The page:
Milk to the Rescue!

Posted: March 29, 2013 in Uncategorized


Got Milk ran a 30-second campaign ad entitled “Milk to the Rescue” in May 2005. The ad was shown on multiple major broadcasting stations, and was created by Goodby, Silverstein & Partners. The ad showed numerous men frantically grabbing gallons and cartons of milk off shelves and from milk trucks. Initially, the consumer audience would be perceived as men, however, as the commercial later shows, that is not the case at all.

-Facet of Effect-


“Milk to the Rescue” fits under the Persuasion Facet of Effect. Milk is generally portrayed toward kids, growing teenage boys, or, as in Got Milk? ‘s other commercials, athletes. Now Got Milk? is trying to persuade their audience that the consumers should be women, as well.

Motivation plays a large role in this video, as it shows men extremely motivated to bring the milk home to their wife, in an attempt to restore tranquility. Conviction and Credibility go hand-in-hand and are also present in this ad. Not only does the ad play on emotions, but it includes a scientifically proven fact, so the ad has credibility.


The way to measure success in this instance would be in their sales in milk escalated (although it would be still be difficult to tell if the milk was being bought for hormonal wives, or teenage sons). However, the ad didn’t work out quite as good as they were hoping. Many women came out to protest the sex-discrimination that the ad supposedly possessed.

Obviously, the California Milk Board didn’t think it made enough of an impact on women because they made a second PMS campaign in 2011. “We did it in the past, but the women just didn’t drink enough milk,” Jeff Goodby, chairman of Goodby, Silverstein & Partners joked to the New York Times. “If they’d only drink enough, we wouldn’t come back.”

Profile of Target Market 


The demographic was advertisement that was most certainly directed at gender. The product (milk) is shown to be extremely beneficial.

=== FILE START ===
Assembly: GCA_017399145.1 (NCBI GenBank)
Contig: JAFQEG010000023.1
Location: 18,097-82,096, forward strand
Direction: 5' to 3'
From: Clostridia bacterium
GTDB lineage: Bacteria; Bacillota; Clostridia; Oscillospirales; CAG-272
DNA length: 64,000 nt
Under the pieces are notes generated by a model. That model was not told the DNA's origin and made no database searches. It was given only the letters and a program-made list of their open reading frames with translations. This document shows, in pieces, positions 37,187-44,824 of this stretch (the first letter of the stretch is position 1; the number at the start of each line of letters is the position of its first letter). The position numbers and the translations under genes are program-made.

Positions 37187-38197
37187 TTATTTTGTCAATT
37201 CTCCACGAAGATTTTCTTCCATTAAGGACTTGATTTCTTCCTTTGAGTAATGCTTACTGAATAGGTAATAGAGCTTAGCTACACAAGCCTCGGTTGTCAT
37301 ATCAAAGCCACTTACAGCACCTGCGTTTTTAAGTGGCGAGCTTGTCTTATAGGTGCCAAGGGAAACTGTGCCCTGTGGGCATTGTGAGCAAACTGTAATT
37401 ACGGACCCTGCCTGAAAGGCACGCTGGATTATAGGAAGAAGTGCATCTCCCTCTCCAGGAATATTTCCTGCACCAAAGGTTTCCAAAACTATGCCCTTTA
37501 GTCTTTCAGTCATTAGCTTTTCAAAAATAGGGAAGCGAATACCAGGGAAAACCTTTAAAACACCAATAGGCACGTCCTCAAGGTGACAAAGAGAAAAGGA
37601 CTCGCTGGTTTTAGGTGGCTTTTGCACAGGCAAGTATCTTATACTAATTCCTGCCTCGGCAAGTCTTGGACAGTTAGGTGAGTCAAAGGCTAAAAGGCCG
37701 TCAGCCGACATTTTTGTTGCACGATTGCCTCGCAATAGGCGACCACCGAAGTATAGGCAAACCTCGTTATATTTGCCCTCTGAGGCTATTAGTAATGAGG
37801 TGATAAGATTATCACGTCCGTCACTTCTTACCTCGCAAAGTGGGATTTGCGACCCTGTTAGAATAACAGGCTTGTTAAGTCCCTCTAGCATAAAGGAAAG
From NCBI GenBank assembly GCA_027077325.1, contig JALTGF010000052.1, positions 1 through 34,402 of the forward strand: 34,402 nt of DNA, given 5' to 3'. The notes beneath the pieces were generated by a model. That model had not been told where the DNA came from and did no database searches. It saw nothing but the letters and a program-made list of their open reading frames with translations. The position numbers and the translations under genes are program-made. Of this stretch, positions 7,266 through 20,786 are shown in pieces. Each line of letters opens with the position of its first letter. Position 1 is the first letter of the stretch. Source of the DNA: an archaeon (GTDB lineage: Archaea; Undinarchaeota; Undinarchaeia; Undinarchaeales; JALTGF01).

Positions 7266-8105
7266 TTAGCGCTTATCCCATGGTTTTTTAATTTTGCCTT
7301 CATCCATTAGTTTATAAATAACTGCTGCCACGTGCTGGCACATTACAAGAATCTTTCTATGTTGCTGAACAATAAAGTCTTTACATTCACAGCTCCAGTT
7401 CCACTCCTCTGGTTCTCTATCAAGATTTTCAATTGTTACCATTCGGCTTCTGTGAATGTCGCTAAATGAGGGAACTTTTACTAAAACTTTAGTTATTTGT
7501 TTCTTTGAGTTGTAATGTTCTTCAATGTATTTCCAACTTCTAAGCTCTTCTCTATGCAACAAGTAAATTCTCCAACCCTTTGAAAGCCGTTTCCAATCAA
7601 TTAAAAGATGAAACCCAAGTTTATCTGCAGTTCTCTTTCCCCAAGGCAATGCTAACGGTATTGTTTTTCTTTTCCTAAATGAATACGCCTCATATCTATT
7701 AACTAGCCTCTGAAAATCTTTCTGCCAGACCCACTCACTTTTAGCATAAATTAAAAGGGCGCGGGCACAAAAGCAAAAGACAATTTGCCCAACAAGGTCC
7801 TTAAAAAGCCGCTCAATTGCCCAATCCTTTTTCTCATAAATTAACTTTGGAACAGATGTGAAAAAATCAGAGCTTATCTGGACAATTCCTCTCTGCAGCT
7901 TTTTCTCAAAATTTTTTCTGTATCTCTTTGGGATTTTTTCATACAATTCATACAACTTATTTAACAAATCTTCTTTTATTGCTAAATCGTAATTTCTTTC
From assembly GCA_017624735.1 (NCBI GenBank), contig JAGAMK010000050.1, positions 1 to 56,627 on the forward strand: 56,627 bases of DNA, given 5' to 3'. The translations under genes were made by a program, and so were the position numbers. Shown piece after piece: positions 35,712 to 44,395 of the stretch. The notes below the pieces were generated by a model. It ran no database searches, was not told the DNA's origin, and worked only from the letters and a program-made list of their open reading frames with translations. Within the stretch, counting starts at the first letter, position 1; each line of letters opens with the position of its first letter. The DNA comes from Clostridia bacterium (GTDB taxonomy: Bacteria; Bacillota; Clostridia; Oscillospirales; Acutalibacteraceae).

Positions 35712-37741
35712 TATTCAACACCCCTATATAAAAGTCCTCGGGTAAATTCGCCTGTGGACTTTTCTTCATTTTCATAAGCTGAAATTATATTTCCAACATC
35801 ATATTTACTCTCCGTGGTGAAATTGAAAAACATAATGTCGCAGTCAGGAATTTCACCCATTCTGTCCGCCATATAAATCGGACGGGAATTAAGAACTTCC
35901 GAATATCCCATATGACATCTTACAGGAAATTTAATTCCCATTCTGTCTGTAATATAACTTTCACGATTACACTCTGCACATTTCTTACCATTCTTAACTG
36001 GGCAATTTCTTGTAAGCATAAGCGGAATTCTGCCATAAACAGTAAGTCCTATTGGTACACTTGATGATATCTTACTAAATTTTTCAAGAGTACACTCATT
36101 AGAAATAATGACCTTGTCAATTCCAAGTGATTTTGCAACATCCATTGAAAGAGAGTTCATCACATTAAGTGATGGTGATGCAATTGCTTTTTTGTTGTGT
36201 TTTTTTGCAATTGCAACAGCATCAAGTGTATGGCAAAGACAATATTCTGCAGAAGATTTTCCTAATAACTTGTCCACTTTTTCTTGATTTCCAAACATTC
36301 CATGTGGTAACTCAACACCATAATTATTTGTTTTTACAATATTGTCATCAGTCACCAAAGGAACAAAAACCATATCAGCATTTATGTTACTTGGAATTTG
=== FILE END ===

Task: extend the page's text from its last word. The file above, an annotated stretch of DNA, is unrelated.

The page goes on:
This is an explicitly consumer-targeted commercial. Until the very end, you assume Got Milk is trying to show you all the men who buy milk, and how it must be a manly product. However, the commercial ends with a man entering the house with roses…and a bag of milk and calling to his wife. The commercial informs consumers how the calcium in milk helps women with PMS.

Since this was directed to women who were PMS-ing, it would mostly likely be women around 30-50 years of age. Since the ad ran in 1995, this would encompass mainly the Baby Boomers and Generation Jones.


It is hard to label the psychological factor of people who would buy milk, since it’s a pretty common bland product. However, if I was to choose a VALs label, I would choose the Self-Expression. This includes the experiences and makers, and the advertisement was talking about the experience that happens at home, and making them more enjoyable.


In any other milk advertisement, this would fit under the definition of do-think-feel “Habit.” Buying a standard food product generally becomes a habit. However this advertisement wants the consumer to think of the milk in a new light–not just remind them of satisfaction. Because of this, I believe the name Purchase Decision that aptly describes “Milk to the Rescue” is a Learning/ Interest goal. This advertisement’s objectives are described as providing information and touching on emotions, which is what this ad does. It provides newly-released scientific findings on calcium and PMS, then applies that to the emotions of the family. It fits under the Think-Feel-Do Path.

-Personal Analysis-

I do not think this advertisement was an effective as it could have been. In most of their other ads, Got Milk? uses celebrities to promote milk. Here, they are making a jab at women with PMS and how their husbands need to be rescued from it.

Although it was funny, and likely drew laughs, especially from men, many condemned it as “sexist” and demanded that the campaign be removed. It was an advertisement that provided an excellent example of who the product was targeted AT, yet the example was unflattering to the person who would generally buy the product (the woman) .


A 2011 campaign poster:



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